Air Force Museums

Are you interested in aviation?  Do you want an up close look at some of the most important aircraft in history?

The United States Air Force maintains a number of museums across the country. Some of which cover general aviation, while some focus on a specific topic.  While military aircraft is the primary focus, some historic civilian planes are also featured.

National Museum of the United States Air Force, Dayton, Ohio-The oldest and largest of the Air Force museums, displaying over 360 aircraft.  Located near the birthplace of the Wright Brothers, the NMUSAF has a focus of the history of flight, including a replica of the Wright Flyer.  Also of note is the B-29 Superfortress which dropped the “Fat Man” atomic bomb and the B-17 “Memphis Belle”.  A seperate facility houses presidential aircraft, including the Boeing 707 used by John F. Kennedy on that fateful trip to Dallas.

Air Force Space & Missile Museum, Cape Canaveral, Florida-Located near the Kennedy Space Center, this museum focuses on the early American Space Program.  Known for it’s rocket garden of outdoor exhibits.

Hill Aerospace Museum, Ogden, Utah-Featuring over 90 aircraft including the B-17 Flying Fortress, and the A-10 Thunderbolt.

Museum of Aviation, Warner Robbins, Georgia-the second largest Air Force museum features aircraft on display over 51 acres.  The SR-71 Blackbird on display is the current record holder for airspeed.  Other exhibits focus on cargo planes, helicopters and training aircraft.

Strategic Air and Space Museum, Ashland, Nebraska-Focusing primarily on the Strategic Air Commend defense systems, this museum features several rare and experimental aircraft.  These include the Avro Vulcan, a B-36J Peacemaker and a B-52 Stratofortress.

These are just a few of the Air Force museums available to visit across the country.  Most of them free of charge.  Of course, visit your Library’s Travel Neighborhood for these and other vacation ideas.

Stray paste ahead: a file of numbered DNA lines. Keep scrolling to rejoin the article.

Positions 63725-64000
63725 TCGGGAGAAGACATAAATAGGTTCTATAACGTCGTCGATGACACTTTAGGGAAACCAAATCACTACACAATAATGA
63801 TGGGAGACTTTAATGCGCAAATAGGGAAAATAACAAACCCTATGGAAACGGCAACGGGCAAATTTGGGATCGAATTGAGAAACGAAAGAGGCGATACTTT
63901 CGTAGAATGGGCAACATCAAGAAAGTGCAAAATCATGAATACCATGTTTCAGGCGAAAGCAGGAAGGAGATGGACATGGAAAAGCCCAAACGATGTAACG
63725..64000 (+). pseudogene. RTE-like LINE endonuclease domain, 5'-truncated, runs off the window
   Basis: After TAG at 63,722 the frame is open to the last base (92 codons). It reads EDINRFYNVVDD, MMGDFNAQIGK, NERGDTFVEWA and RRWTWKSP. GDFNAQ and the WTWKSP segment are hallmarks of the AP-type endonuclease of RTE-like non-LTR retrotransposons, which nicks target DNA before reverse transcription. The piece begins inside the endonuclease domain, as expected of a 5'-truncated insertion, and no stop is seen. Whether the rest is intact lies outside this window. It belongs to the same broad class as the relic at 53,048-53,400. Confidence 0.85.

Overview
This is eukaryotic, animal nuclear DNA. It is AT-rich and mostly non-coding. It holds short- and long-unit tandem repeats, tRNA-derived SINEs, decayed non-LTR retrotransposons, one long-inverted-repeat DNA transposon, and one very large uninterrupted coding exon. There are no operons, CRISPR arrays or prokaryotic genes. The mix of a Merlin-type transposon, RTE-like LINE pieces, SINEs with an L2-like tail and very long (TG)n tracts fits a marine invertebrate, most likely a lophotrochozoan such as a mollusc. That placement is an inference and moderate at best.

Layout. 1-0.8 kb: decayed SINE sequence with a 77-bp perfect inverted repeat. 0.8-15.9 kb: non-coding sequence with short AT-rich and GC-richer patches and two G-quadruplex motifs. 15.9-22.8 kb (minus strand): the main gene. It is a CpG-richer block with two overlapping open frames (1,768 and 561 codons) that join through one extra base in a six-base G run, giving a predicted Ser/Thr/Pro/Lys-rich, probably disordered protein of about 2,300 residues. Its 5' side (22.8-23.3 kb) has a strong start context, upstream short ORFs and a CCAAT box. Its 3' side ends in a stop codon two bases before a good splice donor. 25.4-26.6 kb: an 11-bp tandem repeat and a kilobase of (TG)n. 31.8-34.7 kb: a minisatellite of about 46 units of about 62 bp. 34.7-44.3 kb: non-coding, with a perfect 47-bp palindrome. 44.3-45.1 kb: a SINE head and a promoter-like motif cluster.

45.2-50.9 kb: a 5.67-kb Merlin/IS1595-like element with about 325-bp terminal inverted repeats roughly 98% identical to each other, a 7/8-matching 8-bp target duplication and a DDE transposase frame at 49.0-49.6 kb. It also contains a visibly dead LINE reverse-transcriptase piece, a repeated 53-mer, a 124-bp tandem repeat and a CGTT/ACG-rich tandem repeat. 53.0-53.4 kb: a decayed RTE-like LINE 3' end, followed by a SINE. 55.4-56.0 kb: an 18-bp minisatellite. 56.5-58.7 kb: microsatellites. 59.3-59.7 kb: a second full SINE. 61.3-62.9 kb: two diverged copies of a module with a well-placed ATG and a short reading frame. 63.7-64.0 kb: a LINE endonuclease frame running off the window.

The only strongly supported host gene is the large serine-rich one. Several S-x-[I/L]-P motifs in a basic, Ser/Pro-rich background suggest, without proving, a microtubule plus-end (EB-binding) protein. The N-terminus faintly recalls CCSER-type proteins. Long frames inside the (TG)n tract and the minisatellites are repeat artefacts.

Do you have a favorite specialty museum?

5 thoughts on “Air Force Museums

  1. Nice blog, Brian! And since you asked, here are three of my favorite specialty museums that I would gladly visit again and again:

    The Museum of Flight in Seattle is excellent, so much to see, experience, and read about. It’s entertaining for the whole family. Another of my favorites is the Antique Boat Museum in Clayton, New York (the Thousand Islands area). Rides in vintage boats are available, and the number of unique boats (some are truly works of art) on display inside the unusual exhibit space was surprising. I remember walking in and thinking “why haven’t I heard more about this place?” Locally, the Steamboat Arabia museum in Kansas City is one of the best anywhere!

  2. Excellent list Brian! I have been to two of the Air Force museums: Strategic Air and Space and the National Museum. Both are astounding and on my list for second visits when I get the chance. I have enjoyed two aviation-related museums here in Kansas and Missouri. The Kansas Aviation Museum in Wichita is housed in the old Art Deco terminal and they have a few things outside–a B-52. I like the Aviation History Museum at the KC Downtown airport. They have a TWA Lockheed Constellation, a very cool old passenger plane that was a staple before the Jet Age.

  3. I’m going to have to check some of these out, Brian! I’m almost ashamed to admit I’ve never been to the Strategic Air Museum in Ashland, NE, considering I used to live in that general vicinity and have driven by it on the Interstate many times.

  4. Having grown up in Dayton, Ohio, I have made many visits to the National Museum ofthe USAF and visit everytime I go home to visit I make a trip to the museum. If you are interested in aviation and space, this is definitely a museum you willl want to visit. Admission is free and it usually takes me two full days to get through all the exhibits. The musuem is located only 10 minutes off of I-70, so if you ever find yourself traveling through Ohio, try to include a visit to the museum on your trip.

  5. Nate: I’ve only recently learned of the Ashland museum, it’s on my “Must See This Summer” list.
    Kriss: We spent nearly a couple hours at the Dayton Museum and then came back the next day for the presidenial exhibit.
    There are many other official Air Force Museums. Then, of course, there are numerous “civilian” aviation museums, many with both military and civil aircraft. Topeka’s own Combat Air Museum and the Airline History Museum (mentioned by Matt).
    I hope everyone has a chance to visit these and other “specialty” museums across the country.

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